“Over Your Dead Body”, written by Kikumi Yamagishi and directed by Takashi Miike, focusses on the central story of “Yotsuya Kwaidan”. While the story is famous in Japan, it may not have the same resonance in other parts of the world. The film assumes a certain degree of knowledge of this tale, showing large parts of the play they are performing and scenes that are not always explained or run consecutively, which can make little sense if you don’t know who the protagonists are or what is happening. The sequences of the performance are so beautifully shot on exquisite sets that you could quite happily have watched the play itself without the modern take on it. “Yotsuya Kwaidan” features a vengeful female spirit who seeks justice for her untimely death on her former lover. This film takes that premise and mixes in the idea that the actors are going through the same story as the characters, again in the expectation that you are aware of the original. The music by Koji Endo features traditional instrumentation of string and percussion that creates that eerie ghost story feel. It is rarely excessively gory instead relying more on creepy moments such as the slow realisation of a figure standing in the dark, or unnatural occurrences.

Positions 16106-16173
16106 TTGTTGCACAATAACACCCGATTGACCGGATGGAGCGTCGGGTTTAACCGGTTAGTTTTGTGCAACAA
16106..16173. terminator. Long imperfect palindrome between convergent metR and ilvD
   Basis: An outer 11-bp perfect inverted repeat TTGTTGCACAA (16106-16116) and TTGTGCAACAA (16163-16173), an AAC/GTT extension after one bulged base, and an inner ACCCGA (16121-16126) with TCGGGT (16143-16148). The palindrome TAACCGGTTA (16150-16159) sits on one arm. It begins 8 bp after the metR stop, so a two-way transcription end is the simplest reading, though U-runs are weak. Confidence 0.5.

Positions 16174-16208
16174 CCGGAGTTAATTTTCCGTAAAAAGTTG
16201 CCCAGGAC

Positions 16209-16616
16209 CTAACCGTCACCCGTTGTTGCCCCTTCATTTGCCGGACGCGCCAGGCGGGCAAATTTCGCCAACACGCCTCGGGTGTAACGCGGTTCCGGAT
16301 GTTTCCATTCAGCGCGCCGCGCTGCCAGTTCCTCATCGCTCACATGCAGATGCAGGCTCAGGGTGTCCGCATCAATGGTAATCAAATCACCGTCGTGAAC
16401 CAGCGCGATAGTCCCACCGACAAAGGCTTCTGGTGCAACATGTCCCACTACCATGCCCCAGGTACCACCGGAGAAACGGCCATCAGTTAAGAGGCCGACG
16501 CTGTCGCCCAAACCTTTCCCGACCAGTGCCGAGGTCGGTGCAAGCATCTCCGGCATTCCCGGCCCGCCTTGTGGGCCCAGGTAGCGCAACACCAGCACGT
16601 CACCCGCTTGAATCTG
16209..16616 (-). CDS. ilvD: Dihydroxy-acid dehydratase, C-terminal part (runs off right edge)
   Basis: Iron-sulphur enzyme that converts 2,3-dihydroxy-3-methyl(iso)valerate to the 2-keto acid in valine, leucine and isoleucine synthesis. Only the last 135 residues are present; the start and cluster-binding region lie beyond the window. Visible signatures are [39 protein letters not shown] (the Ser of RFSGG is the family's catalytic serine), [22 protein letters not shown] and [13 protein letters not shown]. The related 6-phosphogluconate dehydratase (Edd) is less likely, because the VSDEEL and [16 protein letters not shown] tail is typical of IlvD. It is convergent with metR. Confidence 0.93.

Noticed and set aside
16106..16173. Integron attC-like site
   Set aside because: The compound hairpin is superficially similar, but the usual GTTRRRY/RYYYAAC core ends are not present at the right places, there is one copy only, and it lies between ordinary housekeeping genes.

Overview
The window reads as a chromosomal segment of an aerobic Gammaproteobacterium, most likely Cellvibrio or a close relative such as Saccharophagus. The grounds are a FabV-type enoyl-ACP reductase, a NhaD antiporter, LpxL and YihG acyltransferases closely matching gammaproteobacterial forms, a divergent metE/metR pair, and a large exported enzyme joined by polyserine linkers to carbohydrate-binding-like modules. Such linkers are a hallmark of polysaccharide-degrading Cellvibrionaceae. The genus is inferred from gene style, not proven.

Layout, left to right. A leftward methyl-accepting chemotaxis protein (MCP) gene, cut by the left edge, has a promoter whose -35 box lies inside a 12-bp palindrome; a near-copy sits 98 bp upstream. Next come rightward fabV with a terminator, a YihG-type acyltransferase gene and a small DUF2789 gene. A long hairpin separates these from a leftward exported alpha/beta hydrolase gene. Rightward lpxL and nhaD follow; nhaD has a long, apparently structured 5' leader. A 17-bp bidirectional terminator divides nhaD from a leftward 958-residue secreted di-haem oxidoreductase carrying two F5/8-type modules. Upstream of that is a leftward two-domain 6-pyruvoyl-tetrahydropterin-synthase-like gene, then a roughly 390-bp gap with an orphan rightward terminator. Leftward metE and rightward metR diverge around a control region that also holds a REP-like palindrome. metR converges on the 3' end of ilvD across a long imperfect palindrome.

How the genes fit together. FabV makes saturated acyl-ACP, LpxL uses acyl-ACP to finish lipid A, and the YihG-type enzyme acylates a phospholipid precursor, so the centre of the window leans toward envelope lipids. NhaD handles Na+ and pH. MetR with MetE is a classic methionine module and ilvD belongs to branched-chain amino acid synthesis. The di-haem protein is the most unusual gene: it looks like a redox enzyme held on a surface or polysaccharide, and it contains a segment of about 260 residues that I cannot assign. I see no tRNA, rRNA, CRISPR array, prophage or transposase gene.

Life imitating art is an interesting theme, but unfortunately the film doesn’t make the most of its premise. In utilising so much of the stage performance of “Yotsuya Kwaidan”, while also telling the story of Kosuke and Miyuki we end up not really getting a satisfactory version of each, too little of the performance for it to make sense and too little of the actors to feel fully attached to their plight. Early on we see the various production staff watching the stage, but the film seems to offer little commentary on much of what is happening. That is not to say that it is not entertaining, there is plenty here to thrill fans of sinister ghost stories, and it is a unique way to tell the story, but it fails to go deeper than pure entertainment.

Dead Sushi (2012) by Noboru Iguchi